Malian fores ‘kill 11 extremists’ in clashes following ambush

The attacks highlighted the fragile security situation in the West African nation as it prepares to hold elections on July 29. (File Photo: AFP)
Updated 23 July 2018
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Malian fores ‘kill 11 extremists’ in clashes following ambush

  • A army patrol was ambushed by “terrorists” on Sunday morning in a forest in the central region of Segou
  • The patrol suffered “one dead and one wounded. On the enemy side, we counted 11 dead”

BAMAKO: Malian troops killed 11 extremists who had ambushed them in the center of the country, in clashes that also left one soldier dead, the defense ministry said.
Armed Tuareg groups supporting the government also reported assailants executed more than 20 people on Friday in a village in the northeast.
The attacks highlighted the fragile security situation in the West African nation as it prepares to hold elections on July 29, in which President Ibrahim Boubacar Keïta is seeking a second term.
A army patrol was ambushed by “terrorists” on Sunday morning in a forest in the central region of Segou, the ministry said in a statement.
The patrol suffered “one dead and one wounded. On the enemy side, we counted 11 dead.”
In a separate incident on Friday, “armed men” attacked the village of Tindinbawen, near the border with Niger, according to a joint statement from the Imghad and Allies Tuareg Self-Defense Force (Gatia) and the Movement for the Salvation of Azawad (MSA).
The two mainly Tuareg groups support the French and Malian forces.
The “attackers proceeded to summarily execute more than 20 people including elderly people and at the same time some members of the security post of the coalition,” the statement said.
Mali’s unrest stems from a 2012 ethnic Touareg separatist uprising, which was exploited by extremists in order to take over key cities in the north.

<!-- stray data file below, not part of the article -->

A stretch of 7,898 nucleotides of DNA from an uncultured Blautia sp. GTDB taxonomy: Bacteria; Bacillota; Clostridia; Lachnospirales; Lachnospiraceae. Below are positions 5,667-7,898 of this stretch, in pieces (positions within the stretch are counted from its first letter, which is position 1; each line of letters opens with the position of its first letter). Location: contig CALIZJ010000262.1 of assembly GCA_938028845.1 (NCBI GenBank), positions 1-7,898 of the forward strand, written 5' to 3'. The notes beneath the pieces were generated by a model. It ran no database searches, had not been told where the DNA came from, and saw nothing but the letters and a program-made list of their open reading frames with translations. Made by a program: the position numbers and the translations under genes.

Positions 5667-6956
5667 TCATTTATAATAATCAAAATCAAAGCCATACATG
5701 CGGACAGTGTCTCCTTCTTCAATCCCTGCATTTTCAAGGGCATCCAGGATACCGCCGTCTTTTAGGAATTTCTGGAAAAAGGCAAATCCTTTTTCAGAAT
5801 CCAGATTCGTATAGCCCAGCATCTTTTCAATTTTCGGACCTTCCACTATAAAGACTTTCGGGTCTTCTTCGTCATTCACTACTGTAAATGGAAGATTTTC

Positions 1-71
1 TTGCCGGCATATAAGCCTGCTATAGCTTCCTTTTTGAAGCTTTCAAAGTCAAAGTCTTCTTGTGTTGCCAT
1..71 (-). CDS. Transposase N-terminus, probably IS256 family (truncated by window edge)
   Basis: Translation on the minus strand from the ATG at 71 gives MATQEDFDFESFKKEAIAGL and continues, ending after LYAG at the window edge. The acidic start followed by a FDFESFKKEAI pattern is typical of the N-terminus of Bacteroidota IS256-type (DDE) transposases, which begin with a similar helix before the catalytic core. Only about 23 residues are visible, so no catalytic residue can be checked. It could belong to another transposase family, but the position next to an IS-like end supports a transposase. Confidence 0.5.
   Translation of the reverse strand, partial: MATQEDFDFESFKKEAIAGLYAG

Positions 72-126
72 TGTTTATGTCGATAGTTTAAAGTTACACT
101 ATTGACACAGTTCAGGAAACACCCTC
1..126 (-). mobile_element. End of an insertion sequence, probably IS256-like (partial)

The extremists were largely driven out in a French-led military operation launched in January 2013.
But large stretches of the country remain outside of the control of the foreign and Malian forces, which are frequent targets of attacks, despite a peace accord signed with Tuareg leaders in 2015 aimed at isolating the extremists.
The violence has also spilled over into both Burkina Faso and Niger.


UN team to investigate ‘horrific’ massacre in central Mali

Updated 26 March 2019
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UN team to investigate ‘horrific’ massacre in central Mali

  • UN human rights office spokeswoman says the massacre in Ogossagou, in Mali’s Mopti region, mostly targeted people from the ethnic Fulani, or Peuhl, community

GENEVA: The United Nations is deploying crime-scene investigators, human rights officers and a child protection expert to central Mali to investigate intercommunal violence over the weekend that killed more than 150 people, one-third of them children.
Spokeswoman Ravina Shamdasani of the UN human rights office says the massacre in Ogossagou, in Mali’s Mopti region, mostly targeted people from the ethnic Fulani, or Peuhl, community.
She said Tuesday the “horrific attacks” signal a “spike in killings” in a cycle of violence in the region that has caused 600 deaths and displaced thousands since last March.
Shamdasani said the attacks appeared to be motivated by an effort to eliminate violent Islamic extremist groups active in Mali, but that “millions of people are being painted as violent extremists simply because they are Muslim.”